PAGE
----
Angelina Jolie told the story yesterday of her decision to have her ovaries and fallopian tubes surgically removed to reduce the risk of ovarian cancer due to the faulty BRCA1 gene she was born with. This follows a similar decision to undergo a double mastectomy in 2013 to reduce the even higher risk of breast cancer the mutant BRCA1 gene bestows.
As a human being, its hard not to feel enormous sympathy with her for facing such a decision – a thoroughly 21st Century decision that no-one ever had to face until the advent of molecular medicine. For centuries humanity has had to face the many adversities of life head on, but for the most part without much forewarning and even less hope of intervention.
The knowledge that certain mutations in this BRCA1 gene confer such high risks of cancer (as much as 87% chance over a lifetime for breast cancer and 50% for ovarian cancer) has the potential to be empowering or frightening (and perhaps both at the same time) in equal measure.
The interventions are hugely invasive. The surgeries themselves are major, and come with short-term risks. The hormonal imbalances that will result can change not only health but also the person. But perhaps hardest of all to quantify is the psychological and emotional impact.
In addition to sympathy for having to face such a decision, Ms Jolie also deserves admiration for her self-awareness and the clarity of her thinking that has allowed her to make such a clear choice – the right choice uniquely for her. Not everyone is blessed with such gifts.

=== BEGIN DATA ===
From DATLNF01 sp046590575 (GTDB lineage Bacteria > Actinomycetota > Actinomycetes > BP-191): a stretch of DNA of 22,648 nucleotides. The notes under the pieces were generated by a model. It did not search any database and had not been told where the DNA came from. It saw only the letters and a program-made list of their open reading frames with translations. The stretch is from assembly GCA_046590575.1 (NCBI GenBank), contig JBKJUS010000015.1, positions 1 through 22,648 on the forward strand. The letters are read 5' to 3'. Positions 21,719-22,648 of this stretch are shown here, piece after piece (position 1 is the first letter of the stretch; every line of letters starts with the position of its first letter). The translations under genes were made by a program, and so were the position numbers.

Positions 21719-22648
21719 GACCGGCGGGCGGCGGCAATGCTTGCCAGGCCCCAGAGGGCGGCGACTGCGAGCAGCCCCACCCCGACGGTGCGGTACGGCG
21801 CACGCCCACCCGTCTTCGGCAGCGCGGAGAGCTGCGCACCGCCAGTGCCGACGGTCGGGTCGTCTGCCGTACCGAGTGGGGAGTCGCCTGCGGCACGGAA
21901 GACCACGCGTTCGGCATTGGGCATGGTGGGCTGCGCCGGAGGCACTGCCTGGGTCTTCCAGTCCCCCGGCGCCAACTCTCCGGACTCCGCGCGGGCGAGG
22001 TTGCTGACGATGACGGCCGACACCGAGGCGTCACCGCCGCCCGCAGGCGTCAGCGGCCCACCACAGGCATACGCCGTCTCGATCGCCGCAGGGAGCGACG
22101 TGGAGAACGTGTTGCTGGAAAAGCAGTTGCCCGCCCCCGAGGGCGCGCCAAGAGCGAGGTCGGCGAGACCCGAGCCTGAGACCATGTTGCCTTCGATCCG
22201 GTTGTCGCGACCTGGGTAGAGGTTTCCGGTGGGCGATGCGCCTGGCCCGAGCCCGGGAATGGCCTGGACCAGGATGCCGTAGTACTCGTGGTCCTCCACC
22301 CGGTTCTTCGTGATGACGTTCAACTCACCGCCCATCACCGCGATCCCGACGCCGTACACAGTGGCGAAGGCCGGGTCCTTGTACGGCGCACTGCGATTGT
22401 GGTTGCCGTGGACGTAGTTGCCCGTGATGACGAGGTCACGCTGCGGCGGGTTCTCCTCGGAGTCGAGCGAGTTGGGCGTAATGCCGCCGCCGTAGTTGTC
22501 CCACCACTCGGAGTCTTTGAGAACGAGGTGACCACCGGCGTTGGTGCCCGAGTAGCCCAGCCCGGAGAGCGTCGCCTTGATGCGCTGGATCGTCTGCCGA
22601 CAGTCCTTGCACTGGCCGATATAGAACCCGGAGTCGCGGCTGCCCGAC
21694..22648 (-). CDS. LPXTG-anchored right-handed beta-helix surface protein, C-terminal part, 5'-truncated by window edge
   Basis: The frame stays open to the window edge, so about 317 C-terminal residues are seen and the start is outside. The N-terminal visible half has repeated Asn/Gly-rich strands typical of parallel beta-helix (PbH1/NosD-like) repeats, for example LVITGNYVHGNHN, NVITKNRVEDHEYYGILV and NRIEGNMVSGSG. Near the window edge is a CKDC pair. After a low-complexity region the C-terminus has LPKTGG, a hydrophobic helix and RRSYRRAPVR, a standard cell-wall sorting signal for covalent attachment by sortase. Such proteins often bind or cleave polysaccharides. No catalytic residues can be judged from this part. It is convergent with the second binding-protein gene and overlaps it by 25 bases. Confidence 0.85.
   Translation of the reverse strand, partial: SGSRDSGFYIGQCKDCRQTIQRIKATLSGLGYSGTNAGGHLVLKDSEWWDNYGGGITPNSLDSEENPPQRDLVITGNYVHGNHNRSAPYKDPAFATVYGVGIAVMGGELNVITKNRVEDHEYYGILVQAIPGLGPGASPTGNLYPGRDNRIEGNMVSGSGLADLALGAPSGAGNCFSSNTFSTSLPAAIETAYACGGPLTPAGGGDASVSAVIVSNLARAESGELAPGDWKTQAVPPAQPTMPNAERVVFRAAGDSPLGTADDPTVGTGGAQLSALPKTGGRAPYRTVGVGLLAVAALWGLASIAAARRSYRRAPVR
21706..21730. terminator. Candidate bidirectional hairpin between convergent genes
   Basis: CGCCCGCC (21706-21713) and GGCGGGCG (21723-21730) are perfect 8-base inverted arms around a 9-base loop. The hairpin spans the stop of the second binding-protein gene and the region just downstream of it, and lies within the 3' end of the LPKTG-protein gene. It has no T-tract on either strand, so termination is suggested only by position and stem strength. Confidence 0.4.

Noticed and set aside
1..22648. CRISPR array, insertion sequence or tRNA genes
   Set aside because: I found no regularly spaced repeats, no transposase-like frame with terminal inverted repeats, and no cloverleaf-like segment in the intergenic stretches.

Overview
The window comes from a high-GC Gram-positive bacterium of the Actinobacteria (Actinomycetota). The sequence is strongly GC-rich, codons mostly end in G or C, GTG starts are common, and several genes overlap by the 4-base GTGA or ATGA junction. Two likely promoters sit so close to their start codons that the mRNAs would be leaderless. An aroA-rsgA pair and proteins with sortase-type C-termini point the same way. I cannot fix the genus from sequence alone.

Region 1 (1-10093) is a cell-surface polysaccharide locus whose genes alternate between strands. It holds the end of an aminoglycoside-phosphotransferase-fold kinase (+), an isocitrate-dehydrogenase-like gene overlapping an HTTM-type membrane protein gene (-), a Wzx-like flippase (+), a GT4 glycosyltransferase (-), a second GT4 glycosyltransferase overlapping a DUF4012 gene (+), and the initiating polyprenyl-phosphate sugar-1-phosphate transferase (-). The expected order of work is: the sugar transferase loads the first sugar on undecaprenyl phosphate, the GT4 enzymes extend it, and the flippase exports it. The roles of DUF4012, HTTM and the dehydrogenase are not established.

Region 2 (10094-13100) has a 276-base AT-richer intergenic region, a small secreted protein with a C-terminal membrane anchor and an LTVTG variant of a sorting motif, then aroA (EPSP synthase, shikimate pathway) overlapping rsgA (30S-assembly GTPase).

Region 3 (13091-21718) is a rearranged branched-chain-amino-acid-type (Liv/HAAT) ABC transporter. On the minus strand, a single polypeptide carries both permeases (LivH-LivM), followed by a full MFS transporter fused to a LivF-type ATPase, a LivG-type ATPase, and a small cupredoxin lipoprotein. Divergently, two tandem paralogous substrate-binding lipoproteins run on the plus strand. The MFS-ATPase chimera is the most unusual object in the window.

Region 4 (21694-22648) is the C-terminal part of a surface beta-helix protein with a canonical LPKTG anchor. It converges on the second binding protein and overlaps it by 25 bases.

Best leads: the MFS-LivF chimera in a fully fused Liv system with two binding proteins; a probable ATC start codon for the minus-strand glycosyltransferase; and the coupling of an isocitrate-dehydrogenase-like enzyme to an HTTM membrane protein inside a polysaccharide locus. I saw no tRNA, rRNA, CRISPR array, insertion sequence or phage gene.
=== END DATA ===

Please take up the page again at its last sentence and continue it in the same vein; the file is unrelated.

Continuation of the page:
That matters because we – all of us – are going to face these kind of decisions much more frequently in the future.
We hear from all sides about the benefits of personalized medicine – the product of refined molecular diagnostics that offer a glimpse into the future health of the individual. But Ms Jolie’s experience of personalized medicine highlights some of the challenges that also remain.
The biggest hurdle seems to be one of education. The default state of humans is to be pretty bad at understanding risks – and the output of all precision medicine algorithms is precisely that: an estimate of individual risk. While science can make the estimate more accurate, what it cannot provide is the calibration of what that risk estimate means to the individual. A 50% risk of ovarian cancer over a lifetime sounds, on the face of it, like a death sentence. But it needs some context. First and most importantly we have to remember we are all born with a death sentence. The only questions are when and how. Something like 33% of everyone alive today will suffer cancer in their lifetime.
Of course, BRCA1 mutations carry a …
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